TEXAS A&M (US)—Just like the 3Rs are the cornerstone of early learning, the 4Rs—register, relate, rehearse, and recall—are the foundation for a good memory.
“When you register, you are trying to log in the information in the first place,” says Bill Klemm, professor of neuroscience at Texas A&M University.
“For example, if you meet a bunch of people at one time, you should slow down the introductions so you actually get the names down. And don’t try to take in too many at once—your brain can only deal easily with four or five names at a time.”
Relating creates a mental image association for each item or name you want to remember, Klemm says.
“When meeting several people, you might use a prominent physical feature to make a mental picture that reflects their name,” he says. “If you meet someone named Bill, and he seems to have a big nose to you, you can relate it to a bird bill, or maybe Steve’s big muscles could remind you of a stevedore.”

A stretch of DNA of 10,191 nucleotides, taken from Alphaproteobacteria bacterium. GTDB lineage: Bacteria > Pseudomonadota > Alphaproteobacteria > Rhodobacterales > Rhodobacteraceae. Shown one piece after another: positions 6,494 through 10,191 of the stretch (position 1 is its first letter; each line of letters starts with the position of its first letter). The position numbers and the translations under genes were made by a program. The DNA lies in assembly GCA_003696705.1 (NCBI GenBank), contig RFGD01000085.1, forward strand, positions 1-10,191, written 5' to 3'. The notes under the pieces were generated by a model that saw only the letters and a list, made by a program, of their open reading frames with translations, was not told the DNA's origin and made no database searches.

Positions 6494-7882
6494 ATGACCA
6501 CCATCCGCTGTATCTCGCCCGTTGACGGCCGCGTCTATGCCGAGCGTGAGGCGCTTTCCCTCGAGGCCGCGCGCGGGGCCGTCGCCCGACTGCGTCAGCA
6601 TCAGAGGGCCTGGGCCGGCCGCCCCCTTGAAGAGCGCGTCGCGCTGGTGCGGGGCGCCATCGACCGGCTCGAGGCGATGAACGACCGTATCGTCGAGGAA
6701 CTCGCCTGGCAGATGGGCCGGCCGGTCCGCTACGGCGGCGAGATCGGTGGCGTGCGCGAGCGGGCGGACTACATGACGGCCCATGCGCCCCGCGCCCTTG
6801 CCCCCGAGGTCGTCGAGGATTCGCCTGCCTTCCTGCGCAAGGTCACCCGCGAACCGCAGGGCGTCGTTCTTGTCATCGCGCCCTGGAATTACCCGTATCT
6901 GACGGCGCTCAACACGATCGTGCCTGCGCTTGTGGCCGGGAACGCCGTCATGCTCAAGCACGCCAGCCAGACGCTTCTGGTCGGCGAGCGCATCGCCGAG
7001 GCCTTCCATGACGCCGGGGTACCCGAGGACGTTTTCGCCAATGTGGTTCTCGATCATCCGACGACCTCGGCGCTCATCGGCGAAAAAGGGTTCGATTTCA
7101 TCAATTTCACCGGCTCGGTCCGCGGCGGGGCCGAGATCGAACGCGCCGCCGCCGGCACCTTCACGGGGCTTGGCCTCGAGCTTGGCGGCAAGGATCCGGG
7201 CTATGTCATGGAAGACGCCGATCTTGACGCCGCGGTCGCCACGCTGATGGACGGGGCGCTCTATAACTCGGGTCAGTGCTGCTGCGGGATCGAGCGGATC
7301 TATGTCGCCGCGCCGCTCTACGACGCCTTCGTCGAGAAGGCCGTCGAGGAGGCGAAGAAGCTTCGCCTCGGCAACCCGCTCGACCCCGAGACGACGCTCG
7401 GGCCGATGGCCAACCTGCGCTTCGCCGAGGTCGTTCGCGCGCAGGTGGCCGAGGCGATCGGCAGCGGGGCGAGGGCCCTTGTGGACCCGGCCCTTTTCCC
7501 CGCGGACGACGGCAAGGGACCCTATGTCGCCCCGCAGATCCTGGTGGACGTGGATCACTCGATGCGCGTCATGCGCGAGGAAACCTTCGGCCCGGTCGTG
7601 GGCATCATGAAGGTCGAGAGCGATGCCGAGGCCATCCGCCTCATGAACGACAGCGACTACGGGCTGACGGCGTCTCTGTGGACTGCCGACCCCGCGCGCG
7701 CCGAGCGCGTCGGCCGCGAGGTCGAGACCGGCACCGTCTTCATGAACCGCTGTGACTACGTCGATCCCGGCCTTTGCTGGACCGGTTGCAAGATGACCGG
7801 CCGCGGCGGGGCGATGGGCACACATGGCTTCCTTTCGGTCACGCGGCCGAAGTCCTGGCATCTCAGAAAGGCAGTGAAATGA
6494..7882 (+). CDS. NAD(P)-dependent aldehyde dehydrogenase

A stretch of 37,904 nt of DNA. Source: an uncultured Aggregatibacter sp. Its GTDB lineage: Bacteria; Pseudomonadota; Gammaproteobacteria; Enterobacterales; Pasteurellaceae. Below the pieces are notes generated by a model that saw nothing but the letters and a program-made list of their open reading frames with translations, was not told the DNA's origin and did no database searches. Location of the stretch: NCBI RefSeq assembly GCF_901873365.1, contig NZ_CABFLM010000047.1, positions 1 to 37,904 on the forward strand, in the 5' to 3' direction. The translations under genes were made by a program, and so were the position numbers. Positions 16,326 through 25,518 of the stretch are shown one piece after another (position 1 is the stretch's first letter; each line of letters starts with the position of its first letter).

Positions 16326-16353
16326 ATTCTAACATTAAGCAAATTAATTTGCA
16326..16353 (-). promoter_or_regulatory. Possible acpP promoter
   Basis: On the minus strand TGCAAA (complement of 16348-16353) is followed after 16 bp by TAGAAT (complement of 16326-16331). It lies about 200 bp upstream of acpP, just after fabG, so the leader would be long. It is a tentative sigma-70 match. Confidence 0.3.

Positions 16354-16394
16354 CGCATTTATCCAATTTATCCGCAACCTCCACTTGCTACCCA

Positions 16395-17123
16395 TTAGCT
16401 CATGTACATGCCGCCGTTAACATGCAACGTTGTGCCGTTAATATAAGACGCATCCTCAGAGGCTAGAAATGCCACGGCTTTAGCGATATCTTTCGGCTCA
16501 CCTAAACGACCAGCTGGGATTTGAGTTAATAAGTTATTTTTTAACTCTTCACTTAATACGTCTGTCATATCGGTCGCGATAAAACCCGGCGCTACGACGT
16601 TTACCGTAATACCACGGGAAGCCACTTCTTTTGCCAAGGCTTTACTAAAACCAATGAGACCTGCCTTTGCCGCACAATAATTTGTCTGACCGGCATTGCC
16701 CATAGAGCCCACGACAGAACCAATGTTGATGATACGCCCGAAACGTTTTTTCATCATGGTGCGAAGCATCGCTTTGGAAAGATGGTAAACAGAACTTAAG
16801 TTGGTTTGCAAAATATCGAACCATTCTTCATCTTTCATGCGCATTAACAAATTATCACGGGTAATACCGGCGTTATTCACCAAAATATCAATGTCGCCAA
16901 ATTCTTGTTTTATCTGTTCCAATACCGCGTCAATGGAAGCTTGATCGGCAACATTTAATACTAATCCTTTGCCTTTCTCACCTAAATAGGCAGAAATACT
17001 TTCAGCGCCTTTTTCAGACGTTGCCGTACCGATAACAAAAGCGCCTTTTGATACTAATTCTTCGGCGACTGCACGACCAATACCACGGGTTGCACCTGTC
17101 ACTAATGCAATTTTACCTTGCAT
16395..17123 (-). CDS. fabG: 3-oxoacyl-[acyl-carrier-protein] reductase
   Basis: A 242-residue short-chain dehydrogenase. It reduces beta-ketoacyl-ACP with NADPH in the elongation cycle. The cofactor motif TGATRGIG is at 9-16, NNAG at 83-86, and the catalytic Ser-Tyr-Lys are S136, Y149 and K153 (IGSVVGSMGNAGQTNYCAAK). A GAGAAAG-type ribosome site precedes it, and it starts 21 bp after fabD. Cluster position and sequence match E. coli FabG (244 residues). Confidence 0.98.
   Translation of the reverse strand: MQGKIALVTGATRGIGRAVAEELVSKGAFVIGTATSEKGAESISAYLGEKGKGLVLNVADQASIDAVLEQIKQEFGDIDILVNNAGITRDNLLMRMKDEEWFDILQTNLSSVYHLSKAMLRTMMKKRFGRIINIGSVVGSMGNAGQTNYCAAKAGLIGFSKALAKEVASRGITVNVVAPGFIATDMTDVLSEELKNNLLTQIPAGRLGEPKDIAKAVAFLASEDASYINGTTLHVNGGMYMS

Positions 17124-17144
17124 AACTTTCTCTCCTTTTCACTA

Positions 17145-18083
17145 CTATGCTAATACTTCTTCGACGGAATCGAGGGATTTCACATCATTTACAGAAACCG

It’s important to rehearse—to repeat the item or name in your memory,” Klemm says, “and to do it right then. Temporary memory is like writing on a blackboard—it’s easily erased and replaced with new information.”
The last step in the memory process, he says, is to recall, or self-test yourself after the initial learning. “You need to force yourself to recall,” he notes, “and with names, you can join in on the conversation and use the person’s name again and again.
Klemm says the four major obstacles to memory are information overload, multi-tasking, stress, and lack of sleep.
Memory can be improved, but needs a daily workout and motivation, he says. “Typically, poor students are poor students because they don’t know how to memorize efficiently. Memory is a skill that can be learned.
“After 45 years as a college professor, I’ve concluded that the single most important thing about success as a student is not a high IQ but how much a student remembers from the instruction,” he says.
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